Up to this point, we had experience no traffic slowdowns, however, some intermittent construction of this stretch of the Thruway cause a couple of backups between Sloatsburg and I-84. It is a scenic stretch of the highway, passing through the Ramapo Mountains. We also got to chase a NJT/Metro North Hoboken to Port Jervis train for a while. While a commute into New York from Port Jervis might be too much of a grind for even a former extreme commuter like me, it would sure be a scenic ride!

Finally, I got sick of the intermittent traffic jams and suggested to my party that we bail off the Thruway at I-84 and drive over to the Taconic Parkway. They agreed, and we decided to pull off in Newburgh to get some takeout lunch. Some of the party will only eat fish sandwiches from takeaway places, so we made the choice of one of the two fast food chains that provides them. We even passed a great diner we have stopped in, as we are really not ready for indoor dining yet. We picked up our orders and headed out, as the parking lot of the fast food joint wasn't my idea of a great picnic spot. Over the Newburgh-Beacon Bridge (toll was only $1.50, and boy do I love EZPass, never had to deal with traffic backups to pay tolls on the whole trip.)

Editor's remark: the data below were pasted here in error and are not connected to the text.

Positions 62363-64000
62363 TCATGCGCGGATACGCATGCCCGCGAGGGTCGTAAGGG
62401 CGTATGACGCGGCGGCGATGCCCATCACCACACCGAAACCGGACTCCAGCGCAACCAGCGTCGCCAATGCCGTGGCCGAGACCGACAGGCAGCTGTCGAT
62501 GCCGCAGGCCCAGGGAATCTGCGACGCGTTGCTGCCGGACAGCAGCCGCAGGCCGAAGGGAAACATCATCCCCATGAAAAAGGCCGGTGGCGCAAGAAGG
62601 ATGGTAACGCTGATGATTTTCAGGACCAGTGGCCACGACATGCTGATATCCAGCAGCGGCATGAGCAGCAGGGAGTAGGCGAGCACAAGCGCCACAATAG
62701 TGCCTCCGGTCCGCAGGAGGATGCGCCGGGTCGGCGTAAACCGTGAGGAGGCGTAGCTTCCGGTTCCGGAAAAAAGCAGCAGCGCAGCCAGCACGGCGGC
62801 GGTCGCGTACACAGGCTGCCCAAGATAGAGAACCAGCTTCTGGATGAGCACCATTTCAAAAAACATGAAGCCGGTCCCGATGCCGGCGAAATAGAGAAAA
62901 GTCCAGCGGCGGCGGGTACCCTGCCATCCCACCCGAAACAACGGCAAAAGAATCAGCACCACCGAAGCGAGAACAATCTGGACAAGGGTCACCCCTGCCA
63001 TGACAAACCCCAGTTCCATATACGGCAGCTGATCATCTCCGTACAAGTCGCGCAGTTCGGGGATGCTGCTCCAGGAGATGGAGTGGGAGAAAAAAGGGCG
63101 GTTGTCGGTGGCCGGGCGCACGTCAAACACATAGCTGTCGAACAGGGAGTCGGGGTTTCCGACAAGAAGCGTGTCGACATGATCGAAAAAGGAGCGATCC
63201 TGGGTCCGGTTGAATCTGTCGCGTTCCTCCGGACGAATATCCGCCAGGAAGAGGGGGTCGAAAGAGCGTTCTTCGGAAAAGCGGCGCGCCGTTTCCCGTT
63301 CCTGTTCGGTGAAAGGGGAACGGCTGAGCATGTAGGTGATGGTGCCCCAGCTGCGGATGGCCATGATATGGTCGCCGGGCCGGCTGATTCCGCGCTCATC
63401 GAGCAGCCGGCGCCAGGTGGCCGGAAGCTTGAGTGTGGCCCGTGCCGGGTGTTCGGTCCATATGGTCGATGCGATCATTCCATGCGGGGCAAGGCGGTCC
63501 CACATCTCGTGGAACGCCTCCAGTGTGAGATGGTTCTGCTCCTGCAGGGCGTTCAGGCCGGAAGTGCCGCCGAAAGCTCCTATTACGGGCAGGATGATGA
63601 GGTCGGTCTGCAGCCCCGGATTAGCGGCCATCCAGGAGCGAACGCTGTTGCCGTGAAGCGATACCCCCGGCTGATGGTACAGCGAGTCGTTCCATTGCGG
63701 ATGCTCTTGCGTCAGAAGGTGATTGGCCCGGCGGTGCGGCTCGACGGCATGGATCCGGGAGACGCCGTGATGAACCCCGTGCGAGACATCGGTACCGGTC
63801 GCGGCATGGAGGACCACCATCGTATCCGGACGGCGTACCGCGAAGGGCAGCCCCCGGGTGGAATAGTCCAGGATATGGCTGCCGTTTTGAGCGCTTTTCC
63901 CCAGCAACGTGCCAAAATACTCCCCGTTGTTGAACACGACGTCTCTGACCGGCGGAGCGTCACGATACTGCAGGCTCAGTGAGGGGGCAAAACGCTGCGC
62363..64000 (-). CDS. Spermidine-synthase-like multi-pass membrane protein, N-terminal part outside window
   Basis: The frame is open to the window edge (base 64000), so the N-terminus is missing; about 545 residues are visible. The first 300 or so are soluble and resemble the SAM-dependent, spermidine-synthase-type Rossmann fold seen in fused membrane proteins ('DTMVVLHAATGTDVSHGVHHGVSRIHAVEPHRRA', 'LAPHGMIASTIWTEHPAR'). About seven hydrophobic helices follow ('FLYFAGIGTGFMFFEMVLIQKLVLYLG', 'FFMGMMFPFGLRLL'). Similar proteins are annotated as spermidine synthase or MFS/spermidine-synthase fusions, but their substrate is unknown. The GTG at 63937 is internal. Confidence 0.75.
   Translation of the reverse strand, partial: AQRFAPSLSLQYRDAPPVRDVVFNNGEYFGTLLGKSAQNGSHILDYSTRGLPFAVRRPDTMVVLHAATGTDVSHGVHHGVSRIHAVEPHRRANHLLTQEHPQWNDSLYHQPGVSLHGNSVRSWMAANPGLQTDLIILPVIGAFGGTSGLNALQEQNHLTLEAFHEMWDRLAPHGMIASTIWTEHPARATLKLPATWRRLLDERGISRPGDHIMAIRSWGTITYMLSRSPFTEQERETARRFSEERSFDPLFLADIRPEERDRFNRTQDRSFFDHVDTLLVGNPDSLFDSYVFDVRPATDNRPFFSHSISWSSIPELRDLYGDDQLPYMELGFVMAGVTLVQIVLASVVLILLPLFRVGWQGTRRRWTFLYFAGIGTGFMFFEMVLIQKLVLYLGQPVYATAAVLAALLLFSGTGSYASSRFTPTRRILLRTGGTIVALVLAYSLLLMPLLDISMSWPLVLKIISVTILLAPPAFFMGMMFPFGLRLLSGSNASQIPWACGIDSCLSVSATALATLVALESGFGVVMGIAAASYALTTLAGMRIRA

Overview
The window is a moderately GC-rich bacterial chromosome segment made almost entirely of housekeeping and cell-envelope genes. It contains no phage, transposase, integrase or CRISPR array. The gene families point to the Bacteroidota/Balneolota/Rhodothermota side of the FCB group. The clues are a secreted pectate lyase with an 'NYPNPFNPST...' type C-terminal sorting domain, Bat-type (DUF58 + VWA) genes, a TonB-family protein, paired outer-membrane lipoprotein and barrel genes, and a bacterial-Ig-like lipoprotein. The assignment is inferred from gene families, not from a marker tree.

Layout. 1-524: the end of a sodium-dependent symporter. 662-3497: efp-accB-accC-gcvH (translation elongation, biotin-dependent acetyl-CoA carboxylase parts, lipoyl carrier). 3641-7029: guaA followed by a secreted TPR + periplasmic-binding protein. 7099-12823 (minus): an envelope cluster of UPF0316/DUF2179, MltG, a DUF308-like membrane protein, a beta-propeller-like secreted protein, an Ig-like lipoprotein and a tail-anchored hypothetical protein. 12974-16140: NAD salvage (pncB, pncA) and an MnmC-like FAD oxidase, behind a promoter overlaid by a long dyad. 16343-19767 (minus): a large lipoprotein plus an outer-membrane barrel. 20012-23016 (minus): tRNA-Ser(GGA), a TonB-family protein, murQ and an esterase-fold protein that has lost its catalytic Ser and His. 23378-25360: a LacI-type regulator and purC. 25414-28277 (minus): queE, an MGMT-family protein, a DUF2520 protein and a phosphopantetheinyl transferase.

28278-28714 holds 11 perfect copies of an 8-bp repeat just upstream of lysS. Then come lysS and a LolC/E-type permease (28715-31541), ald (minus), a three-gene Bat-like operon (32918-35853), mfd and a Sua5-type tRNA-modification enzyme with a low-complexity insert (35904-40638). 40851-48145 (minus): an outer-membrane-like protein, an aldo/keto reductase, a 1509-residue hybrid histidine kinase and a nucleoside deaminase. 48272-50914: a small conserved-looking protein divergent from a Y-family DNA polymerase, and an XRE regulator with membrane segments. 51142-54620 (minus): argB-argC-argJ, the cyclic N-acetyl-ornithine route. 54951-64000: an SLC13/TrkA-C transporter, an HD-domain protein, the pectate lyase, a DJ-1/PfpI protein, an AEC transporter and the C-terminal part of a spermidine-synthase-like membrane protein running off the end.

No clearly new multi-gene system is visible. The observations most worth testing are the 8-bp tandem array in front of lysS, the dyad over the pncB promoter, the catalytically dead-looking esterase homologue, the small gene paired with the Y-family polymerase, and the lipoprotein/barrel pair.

A little way up the Taconic Parkway, we decided to stop at James Baird State Park to find a picnic ground. That we did, and though the day was hot, we found a table under a shade tree that was tolerable. However, even though the park was open, and we weren't the only picnickers, the restrooms were closed. I can't quite understand the logic of opening the park and closing the restrooms. We have the same problem at some of the local parks in the Baltimore area, too. We were able to deal with that by driving back south on the Parkway 2 miles to the "Taste of New York" rest stop that sells fancy local products and had restrooms we could use. Good mask compliance there, but if the state of New York could keep this place and the restrooms open, why did they need to close them in the park?